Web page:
Available from Boydell and Brewer
Right of Election:
in the resident freemen
Number of voters:
|1 Feb. 1715||SIR ROBERT RICH||24|
|Sir Robert Kemp||1|
|Sir George Downing||1|
|23 Mar. 1722||SIR GEORGE DOWNING||31|
|Sir Robert Rich||7|
|7 Dec. 1722||SIR JOHN WARD vice Vernon, chose to sit for Penryn||28|
|4 Apr. 1726||JOHN SAMBROOKE vice Ward, deceased|
|18 Aug. 1727||SIR GEORGE DOWNING||23|
|26 Apr. 1734||SIR GEORGE DOWNING|
|SIR ORLANDO BRIDGEMAN|
|21 Feb. 1738||WILLIAM MORDEN vice Bridgeman, appointed to office|
|4 May 1741||SIR GEORGE DOWNING|
|JACOB GARRARD DOWNING|
|2 July 1747||SIR GEORGE DOWNING|
|21 June 1749||SIR JACOB GARRARD DOWNING vice Sir George Downing, deceased|
At the accession of George I Dunwich was a decayed but independent borough, contested by Suffolk landowners, at great expense. In 1721 Sir George Downing, who had lost his seat in 1715 but recovered it in 1722, estimated that not ‘less than £5,000 would carry it for the person who should be his partner’; one of the sitting Members, Charles Long, was said to be prepared to pay the same sum rather than lose the seat, and the other, Sir Robert Rich, to be offering £50 a vote.1
Soon afterwards Dunwich lost its independence, which was derived from a crown grant of the borough to the burgesses and townsmen in fee farm at a rent fixed by Edward I at £75. Under Charles II this rent had been reduced by letters patent to £5 in consideration of ‘the decay of trade and frequent inundations by the sea’. The letters patent had expired on Charles II’s death, but the corporation had continued to pay at the reduced rate.2 In 1718 proceedings were instituted against them for the arrears of rent,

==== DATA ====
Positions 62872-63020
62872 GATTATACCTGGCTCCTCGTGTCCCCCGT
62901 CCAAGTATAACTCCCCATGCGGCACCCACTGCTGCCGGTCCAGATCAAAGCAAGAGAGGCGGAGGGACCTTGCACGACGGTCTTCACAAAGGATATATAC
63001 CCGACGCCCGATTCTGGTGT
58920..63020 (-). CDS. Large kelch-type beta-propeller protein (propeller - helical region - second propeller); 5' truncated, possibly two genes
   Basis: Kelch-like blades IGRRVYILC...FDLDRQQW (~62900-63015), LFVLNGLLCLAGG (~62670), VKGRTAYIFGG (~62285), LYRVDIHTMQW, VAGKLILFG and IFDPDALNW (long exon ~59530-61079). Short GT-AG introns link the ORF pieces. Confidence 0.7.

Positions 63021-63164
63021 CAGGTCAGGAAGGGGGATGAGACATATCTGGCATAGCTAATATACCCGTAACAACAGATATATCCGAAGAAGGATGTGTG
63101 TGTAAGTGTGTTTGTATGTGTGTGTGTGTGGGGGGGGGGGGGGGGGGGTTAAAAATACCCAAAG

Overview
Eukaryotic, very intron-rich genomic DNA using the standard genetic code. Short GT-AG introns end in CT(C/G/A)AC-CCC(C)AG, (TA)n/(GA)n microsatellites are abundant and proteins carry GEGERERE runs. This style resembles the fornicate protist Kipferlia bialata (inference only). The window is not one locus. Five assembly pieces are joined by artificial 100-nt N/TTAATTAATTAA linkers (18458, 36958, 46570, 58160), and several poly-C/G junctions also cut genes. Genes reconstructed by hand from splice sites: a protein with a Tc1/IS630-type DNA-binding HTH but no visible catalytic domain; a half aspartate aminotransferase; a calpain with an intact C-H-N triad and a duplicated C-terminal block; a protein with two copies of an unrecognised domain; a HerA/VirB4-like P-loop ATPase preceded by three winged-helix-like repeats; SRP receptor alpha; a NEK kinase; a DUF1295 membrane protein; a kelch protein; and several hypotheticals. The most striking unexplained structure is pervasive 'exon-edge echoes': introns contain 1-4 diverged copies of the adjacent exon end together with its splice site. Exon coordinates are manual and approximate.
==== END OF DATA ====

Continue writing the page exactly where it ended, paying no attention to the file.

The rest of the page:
and upon non-payment ten burgesses were incarcerated in Beccles jail; and others, to avoid the like confinement, were obliged to abscond.
The upshot was that the arrears were remitted and the borough was granted in fee farm on a 99 years lease at a rent of £5 p.a. to Sir George Downing,3 who thenceforth treated it as a pocket borough, returning himself for one seat and Walpole’s nominees for the other,4 till 1741 when he returned himself with his cousin and heir, Jacob Downing. Before the next general election ‘a respectable number of freemen’ approached another Suffolk landowner, Miles Barne, with a view to his standing as their representative. According to Barne’s son, writing in 1813 after his own return for Dunwich in 1812:
Sir George Downing either residing at too great a distance or for want of an heir had not thought it worth his while to pay that attention to the freemen that they thought they deserved, and though he possessed all the land and houses, still he was obliged to give way to the wishes of the freemen and my father was elected with himself in the year 1747.5
After Sir George Downing’s death in 1749 Jacob Downing recovered control of Dunwich, which the 2nd Lord Egmont describes in his electoral survey, c.1749-50, as ‘in the Downing family’.
Author: Romney R. Sedgwick
- 1. A. Bence to Ld. Strafford, 5 Dec. 1721, Add. 22248, f. 131.
- 2. Cal. Treas. Pprs. 1714-19, pp. 413-14, 436; ibid. 1720-8, p. 129; Cal. Treas. Bks. xxxii. 417.
- 3. Thos. Gardner, Dunwich (1754), p. 26.
- 4. See, e.g. Sir Arthur Croft to Walpole, 24 Dec. 1732, Cholmondeley (Houghton) mss.
- 5. Memo. respecting the borough of Dunwich, Barne fam. recs. Ipswich and E. Suff. RO.